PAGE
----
“(in Korea)…We Recognized the Need for Stem Cell Therapies to be Appropriately Guided and Regulated…”

“On my return to Korea in 2000, I joined the Stem Cell Research Center at the Catholic University of Korea, which runs the fifth largest stem cell transplantation center in the world. After several years, I had set up my own research lab dedicated to hematopoietic stem cell research combined with the multidisciplinary development of cell therapeutics. I received a governmental core grant and launched Korea's first multidiscipline cell therapy research and development program as well as our High-Performance Cell Therapy Center. We focus on the development of highly efficient stem cell therapeutics that can overcome the current limitations of cell therapy, with researchers working in the fields of hematopoietic stem cell transplantation, vascular regeneration in peripheral limb ischemia and myocardial infarction, neuronal regeneration in cerebral stroke or trauma, stem cell therapy for autoimmune diseases such as rheumatoid arthritis, and stem cell therapy for diabetes. Our center is particularly exciting because it is based on bringing together scientists from various areas of expertise to reach our goals in medical therapeutics.”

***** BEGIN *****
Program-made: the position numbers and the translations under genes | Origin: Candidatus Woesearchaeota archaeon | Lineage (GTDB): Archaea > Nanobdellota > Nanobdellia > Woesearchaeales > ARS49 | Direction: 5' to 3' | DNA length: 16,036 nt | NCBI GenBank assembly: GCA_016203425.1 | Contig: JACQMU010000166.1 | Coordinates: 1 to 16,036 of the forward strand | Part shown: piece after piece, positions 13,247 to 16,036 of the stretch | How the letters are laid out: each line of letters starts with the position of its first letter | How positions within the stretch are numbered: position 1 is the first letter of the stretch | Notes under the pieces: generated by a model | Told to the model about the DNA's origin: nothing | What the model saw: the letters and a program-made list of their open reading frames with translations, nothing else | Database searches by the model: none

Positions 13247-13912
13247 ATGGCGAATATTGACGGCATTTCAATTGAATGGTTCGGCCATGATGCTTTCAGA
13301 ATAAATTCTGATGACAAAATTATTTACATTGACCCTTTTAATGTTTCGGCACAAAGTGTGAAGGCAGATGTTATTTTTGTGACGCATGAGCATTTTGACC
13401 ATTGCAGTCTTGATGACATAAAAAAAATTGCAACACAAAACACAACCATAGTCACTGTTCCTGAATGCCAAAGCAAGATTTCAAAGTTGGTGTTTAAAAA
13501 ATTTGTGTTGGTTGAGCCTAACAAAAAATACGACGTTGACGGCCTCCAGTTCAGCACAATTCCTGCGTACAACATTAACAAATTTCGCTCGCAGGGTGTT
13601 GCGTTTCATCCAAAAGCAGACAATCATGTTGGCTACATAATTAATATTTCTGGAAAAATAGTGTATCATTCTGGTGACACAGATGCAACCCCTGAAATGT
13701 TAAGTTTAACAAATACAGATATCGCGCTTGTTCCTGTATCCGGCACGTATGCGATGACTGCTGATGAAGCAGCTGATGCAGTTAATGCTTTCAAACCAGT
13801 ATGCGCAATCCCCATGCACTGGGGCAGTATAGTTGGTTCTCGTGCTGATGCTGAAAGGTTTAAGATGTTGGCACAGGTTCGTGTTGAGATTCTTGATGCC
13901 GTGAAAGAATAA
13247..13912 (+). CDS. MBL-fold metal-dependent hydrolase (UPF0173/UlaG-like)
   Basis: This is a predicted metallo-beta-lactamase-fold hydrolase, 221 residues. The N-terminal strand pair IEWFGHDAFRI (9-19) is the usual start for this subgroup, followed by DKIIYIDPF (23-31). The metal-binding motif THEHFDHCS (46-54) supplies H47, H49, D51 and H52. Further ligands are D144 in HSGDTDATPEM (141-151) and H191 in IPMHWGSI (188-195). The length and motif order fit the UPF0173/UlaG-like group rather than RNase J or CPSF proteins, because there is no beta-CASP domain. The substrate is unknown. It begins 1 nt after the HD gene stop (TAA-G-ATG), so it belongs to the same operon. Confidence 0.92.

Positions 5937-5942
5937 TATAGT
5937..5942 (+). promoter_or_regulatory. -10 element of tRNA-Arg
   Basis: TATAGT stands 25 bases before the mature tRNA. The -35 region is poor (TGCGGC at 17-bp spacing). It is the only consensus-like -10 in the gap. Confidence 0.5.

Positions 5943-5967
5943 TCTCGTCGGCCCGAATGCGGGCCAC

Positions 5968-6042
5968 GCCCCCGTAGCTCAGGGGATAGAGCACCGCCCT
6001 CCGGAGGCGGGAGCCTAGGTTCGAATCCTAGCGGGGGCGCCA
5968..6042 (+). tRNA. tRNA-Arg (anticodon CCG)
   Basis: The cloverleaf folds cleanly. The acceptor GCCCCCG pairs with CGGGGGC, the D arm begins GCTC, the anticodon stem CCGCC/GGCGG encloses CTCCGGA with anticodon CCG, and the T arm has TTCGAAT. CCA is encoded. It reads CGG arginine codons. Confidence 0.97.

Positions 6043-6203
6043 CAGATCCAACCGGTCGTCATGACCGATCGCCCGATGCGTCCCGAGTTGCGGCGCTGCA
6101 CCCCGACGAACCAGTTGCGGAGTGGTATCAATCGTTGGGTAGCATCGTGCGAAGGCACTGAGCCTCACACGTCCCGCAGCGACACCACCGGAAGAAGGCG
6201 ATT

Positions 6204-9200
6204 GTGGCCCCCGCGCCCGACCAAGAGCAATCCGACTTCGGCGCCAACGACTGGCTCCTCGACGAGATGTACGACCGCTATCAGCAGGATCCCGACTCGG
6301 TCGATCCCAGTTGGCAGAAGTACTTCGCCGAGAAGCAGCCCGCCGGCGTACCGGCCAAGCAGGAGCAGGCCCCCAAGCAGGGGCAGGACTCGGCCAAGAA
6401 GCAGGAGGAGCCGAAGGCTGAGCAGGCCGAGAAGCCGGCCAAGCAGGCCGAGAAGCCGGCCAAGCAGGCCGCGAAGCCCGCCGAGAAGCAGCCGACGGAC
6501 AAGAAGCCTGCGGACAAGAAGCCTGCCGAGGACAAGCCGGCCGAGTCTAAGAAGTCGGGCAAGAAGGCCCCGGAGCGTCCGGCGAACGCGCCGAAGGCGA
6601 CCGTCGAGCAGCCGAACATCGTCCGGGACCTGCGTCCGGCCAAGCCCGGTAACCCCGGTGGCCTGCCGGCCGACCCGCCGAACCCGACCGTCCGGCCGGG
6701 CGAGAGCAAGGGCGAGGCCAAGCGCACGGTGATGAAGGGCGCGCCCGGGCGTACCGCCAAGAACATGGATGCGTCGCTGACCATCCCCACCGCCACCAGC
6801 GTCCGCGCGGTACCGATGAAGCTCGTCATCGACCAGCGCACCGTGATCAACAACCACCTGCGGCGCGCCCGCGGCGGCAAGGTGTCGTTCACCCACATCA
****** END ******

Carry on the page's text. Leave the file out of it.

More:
“After several years of basic research and clinical trials, we recognized the need for stem cell therapies to be appropriately guided and regulated to ensure both efficient and ethical applications. For patient safety, we must establish detailed guidelines for stem cell therapies. This prompted me to launch research programs for the evaluation of stem cell therapeutics, which is now supported by the Korean Food and Drug Agency (KFDA). Currently in Korea, over 50 stem cell therapies are under clinical investigation. However, much less effort is being invested into studies to address standardization and safety issues. Therefore, with the support of the KFDA, we have recently opened the Korea Stem Cell Therapeutics Evaluation Center, to facilitate these studies and the guidelines for the appropriate development and approval of stem cell therapeutics. As a director of this center, I am working to integrate the efforts of the academic and industrial sectors to facilitate the development of safe and reliable stem cell therapeutics.”